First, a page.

August 24, 2012
THE United Nations High Commission for Refugees is refusing to work with the federal government to process asylum-seekers on Nauru and Papua New Guinea’s Manus Island.
The Angus Houston-led expert panel on asylum-seekers said the UNHCR’s involvement in registration and processing of refugees from Nauru and Manus Island would be “highly desirable”, and should be urgently pursued.
But the UNHCR’s regional representative Rick Towle today said the organisation would play an arms-length monitoring role in relation to the facilities under the refugee convention, but would not play any part in their management.
“We believe primarily that this is a matter for Australia’s responsibilities under the refugee convention, working with two other countries that are also convention states,” Mr Towle told the ABC’s World Today program.
“We do not see that the UNHCR has an active role to play in those arrangements.
“Australia may choose to transfer physically people to other jurisdictions, but we believe that under international law very clearly Australia is not absolved of its legal responsibilities to protect people through all aspects of the processing and solutions.”
Mr Towle said the UNHCR had many concerns with Australia’s new offshore processing arrangements.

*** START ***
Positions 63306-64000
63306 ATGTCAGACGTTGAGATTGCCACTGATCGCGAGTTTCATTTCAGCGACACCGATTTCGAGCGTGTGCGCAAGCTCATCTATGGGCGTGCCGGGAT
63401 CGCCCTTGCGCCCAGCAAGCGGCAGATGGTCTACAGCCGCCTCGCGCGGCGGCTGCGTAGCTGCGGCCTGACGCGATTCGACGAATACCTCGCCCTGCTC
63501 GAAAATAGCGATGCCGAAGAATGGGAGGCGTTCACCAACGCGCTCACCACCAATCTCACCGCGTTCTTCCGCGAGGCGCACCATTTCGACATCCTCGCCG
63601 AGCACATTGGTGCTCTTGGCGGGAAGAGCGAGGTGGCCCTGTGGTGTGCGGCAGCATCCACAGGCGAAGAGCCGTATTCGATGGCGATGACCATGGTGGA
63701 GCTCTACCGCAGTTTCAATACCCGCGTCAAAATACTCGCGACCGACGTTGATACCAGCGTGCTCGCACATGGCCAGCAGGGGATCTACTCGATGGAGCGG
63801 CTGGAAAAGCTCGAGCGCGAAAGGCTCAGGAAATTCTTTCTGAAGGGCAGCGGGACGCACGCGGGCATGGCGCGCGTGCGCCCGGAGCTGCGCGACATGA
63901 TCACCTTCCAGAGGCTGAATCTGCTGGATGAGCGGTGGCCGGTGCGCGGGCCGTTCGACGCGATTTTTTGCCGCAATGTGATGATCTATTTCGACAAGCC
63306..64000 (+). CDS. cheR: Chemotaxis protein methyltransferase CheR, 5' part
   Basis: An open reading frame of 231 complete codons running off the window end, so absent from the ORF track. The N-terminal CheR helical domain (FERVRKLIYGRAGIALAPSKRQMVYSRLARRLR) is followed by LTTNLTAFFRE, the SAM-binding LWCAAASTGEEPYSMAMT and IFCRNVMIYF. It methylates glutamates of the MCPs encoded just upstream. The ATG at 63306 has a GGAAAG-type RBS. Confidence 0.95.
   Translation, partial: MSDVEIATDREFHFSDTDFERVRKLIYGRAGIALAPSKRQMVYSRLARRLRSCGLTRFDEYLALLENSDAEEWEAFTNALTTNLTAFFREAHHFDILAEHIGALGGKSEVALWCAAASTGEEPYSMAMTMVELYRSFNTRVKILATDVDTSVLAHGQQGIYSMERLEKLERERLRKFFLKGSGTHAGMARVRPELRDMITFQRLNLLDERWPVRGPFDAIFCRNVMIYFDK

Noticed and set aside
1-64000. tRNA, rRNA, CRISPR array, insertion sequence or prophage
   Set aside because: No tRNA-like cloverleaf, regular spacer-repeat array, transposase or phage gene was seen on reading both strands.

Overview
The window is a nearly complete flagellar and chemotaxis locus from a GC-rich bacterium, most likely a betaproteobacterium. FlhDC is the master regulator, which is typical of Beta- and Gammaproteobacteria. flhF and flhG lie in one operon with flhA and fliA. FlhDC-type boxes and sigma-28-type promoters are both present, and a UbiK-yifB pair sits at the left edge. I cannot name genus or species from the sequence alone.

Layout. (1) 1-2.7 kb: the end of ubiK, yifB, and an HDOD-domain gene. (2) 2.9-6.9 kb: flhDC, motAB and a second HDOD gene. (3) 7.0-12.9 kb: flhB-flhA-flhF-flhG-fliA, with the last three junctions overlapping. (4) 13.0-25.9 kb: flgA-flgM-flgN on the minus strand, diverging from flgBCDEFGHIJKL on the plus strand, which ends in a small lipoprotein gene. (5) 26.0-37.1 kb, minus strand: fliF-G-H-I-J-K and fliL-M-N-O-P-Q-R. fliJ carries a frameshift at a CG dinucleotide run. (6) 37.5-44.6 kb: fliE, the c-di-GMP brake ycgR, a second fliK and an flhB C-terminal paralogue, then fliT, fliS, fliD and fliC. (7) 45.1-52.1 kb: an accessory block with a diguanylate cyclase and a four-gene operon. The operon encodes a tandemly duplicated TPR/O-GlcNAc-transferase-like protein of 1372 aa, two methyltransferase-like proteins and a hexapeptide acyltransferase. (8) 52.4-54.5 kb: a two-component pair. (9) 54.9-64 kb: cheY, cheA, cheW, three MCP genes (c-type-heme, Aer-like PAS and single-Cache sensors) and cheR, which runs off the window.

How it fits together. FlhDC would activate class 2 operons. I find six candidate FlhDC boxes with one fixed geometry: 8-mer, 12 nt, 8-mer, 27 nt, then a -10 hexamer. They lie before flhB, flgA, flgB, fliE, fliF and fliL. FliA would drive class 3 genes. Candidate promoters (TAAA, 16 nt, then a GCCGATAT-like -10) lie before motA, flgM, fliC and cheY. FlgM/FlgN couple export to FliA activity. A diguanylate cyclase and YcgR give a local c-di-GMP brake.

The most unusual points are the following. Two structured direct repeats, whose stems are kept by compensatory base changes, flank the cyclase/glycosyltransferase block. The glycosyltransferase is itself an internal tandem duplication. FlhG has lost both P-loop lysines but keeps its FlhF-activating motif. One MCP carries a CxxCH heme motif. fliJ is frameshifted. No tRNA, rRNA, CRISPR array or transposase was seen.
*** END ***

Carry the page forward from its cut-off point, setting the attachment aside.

He said it was difficult to make “full and credible” refugee status determinations in such remote locations, and was concerned about the difficulties in delivering adequate health and care to asylum-seekers on the islands.
“We are dealing with very vulnerable populations, particularly women and children (and) unaccompanied minors, and to try and manage all of their needs in a protection-appropriate way in remote places, particularly in the Pacific, has proven to be challenging in the past and we have no doubt it will be challenging again in the future,” Mr Towle said.
Under the government’s new “no advantage” principle, asylum-seekers will remain on Nauru and Manus Island for as long as they would have waited for resettlement if they stayed in transit countries such as Indonesia or Malaysia.
Mr Towle said the UNHCR was “fundamentally opposed” to mandatory detention, and believed any arrangements to transfer asylum-seekers to Nauru and PNG “do not involve detention any longer than is absolutely necessary”.
Immigration Minister Chris Bowen’s office said the UNHCR’s decision was not unexpected.
Mr Bowen told Sky News last week that he was “not envisaging them being involved in the processing on Nauru or Manus Island”.
“They will be very interested in this; they’ll want to provide us with feedback on it, of course.
“But this will be an operation which doesn’t require UNHCR involvement in terms of the processing of people.”
-With Lauren Wilson
This story was originally published here: http://www.theaustralian.com.au/national-affairs/immigration/un-wont-work-with-labor-on-asylum-seeker-processing-on-nauru-and-manus-island/story-fn9hm1gu-1226457449222?sv=979f8eb1e13d06677841ff1c4a4a2886